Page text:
“There most definitely was a sense of responsibility to the others who were there in this with you, but also a very genuine sense of responsibility to the people who we’d all left back at home.”
Brian was eventually released in August 1990. Another year passed, by which time John had been held captive for five years; then in the summer of 1991 he heard that the group were intending to release an American and a British hostage.
“We expected American Terry Anderson to be released as he’d been held the longest, and a 77-year old former RAF Battle of Britain Spitfire pilot called Jackie Mann to also go, if for no other reason than on humanitarian grounds because he was old.” John explained.
“Suddenly, one of the guards came in and started to undo my leg chains, and Terry gave me a hug because he’d twigged it was me that they were letting go.
“We said our 'good lucks', 'hope to see you soon’ and passed on love to families and friends, and before I knew what was happening I was being driven back to Beirut.
“I was put into an apartment for two days, given clothes, shoes, a watch, a wash and a shave – it was all very surreal and quite weird to be honest. And all the time I was endlessly thinking it could all go so horribly wrong and I would be back there in the cell with Terry and the others.
“It was there that I met Terry Waite and we were taken to see the leaders of Islamic Jihad who explained to me that I had been chosen as their ‘envoy’ to take a message personally to the Secretary General of the United Nations, Pérez de Cuéllar.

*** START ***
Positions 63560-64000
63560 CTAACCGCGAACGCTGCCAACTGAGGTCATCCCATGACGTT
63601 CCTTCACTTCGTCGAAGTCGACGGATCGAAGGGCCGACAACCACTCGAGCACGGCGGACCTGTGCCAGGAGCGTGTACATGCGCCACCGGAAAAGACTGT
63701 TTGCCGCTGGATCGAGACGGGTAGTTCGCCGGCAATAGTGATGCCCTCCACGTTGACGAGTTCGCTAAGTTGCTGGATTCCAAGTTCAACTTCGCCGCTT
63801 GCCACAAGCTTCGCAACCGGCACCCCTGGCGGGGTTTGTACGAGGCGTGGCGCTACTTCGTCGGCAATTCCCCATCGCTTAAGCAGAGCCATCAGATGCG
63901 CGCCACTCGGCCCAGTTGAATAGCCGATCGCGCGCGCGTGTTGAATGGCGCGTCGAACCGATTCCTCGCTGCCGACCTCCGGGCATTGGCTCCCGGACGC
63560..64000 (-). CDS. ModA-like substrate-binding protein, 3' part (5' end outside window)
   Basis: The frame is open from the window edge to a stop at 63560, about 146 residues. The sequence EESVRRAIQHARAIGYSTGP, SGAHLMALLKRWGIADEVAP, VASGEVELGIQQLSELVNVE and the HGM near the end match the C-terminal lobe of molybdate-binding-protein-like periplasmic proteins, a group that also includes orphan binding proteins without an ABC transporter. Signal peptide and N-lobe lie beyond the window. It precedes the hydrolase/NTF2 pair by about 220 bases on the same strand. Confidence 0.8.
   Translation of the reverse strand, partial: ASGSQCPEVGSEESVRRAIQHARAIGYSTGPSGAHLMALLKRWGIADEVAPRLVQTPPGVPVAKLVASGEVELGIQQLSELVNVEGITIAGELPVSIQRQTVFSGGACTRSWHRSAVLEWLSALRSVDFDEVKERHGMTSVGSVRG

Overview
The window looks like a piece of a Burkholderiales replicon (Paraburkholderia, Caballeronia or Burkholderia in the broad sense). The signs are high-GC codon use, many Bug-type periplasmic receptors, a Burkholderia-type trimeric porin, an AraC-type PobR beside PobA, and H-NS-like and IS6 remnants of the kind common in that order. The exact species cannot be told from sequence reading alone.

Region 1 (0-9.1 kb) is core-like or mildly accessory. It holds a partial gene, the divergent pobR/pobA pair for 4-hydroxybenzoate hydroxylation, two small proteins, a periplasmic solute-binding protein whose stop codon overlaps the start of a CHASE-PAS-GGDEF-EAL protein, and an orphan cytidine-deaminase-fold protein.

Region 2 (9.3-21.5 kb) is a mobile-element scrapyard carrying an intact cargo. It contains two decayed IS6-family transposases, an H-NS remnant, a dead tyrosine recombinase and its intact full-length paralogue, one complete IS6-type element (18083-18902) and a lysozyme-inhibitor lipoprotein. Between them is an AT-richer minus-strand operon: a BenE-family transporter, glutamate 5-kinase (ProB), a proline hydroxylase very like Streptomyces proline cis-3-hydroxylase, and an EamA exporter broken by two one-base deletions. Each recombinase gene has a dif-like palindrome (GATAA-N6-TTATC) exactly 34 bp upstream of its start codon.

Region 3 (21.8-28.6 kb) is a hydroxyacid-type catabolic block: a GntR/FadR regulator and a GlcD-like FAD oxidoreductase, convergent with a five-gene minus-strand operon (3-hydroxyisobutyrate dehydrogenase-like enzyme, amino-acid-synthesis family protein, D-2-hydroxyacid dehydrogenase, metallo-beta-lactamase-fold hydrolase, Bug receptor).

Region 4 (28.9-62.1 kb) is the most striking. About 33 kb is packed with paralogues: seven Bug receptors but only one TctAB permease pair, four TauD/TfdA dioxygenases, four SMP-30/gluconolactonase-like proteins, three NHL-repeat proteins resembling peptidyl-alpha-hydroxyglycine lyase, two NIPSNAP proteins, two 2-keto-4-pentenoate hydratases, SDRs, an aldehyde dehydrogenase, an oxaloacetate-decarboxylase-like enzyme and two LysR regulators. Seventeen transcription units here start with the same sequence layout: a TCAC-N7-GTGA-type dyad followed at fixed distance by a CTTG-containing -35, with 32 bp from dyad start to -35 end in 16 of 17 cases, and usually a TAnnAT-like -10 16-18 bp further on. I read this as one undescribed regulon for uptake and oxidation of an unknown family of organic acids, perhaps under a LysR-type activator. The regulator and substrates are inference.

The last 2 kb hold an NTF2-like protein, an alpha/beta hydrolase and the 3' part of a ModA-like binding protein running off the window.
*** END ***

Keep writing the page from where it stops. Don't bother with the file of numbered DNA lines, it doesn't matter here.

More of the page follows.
“The day after that I was released, handed over to the Syrian officials who passed me onto the British military intelligence people at the Consulate in Damascus for a de-briefing, with a mission and indeed a letter to take to the UN.
“I remember it all being such a mad day. I was driven to Damascus by this general in his car, and having been herded around, terrified and uncomfortable for years in the boots of cars, to suddenly sit in the front seat of his open-top Mercedes sports car was very surreal for me.
“And then, when I got there, my dad and my brother who had flown in with the RAF were there to meet me with my boss from London for this rather remarkable reunion in the garden of the British ambassador’s residence, before flying back to England.”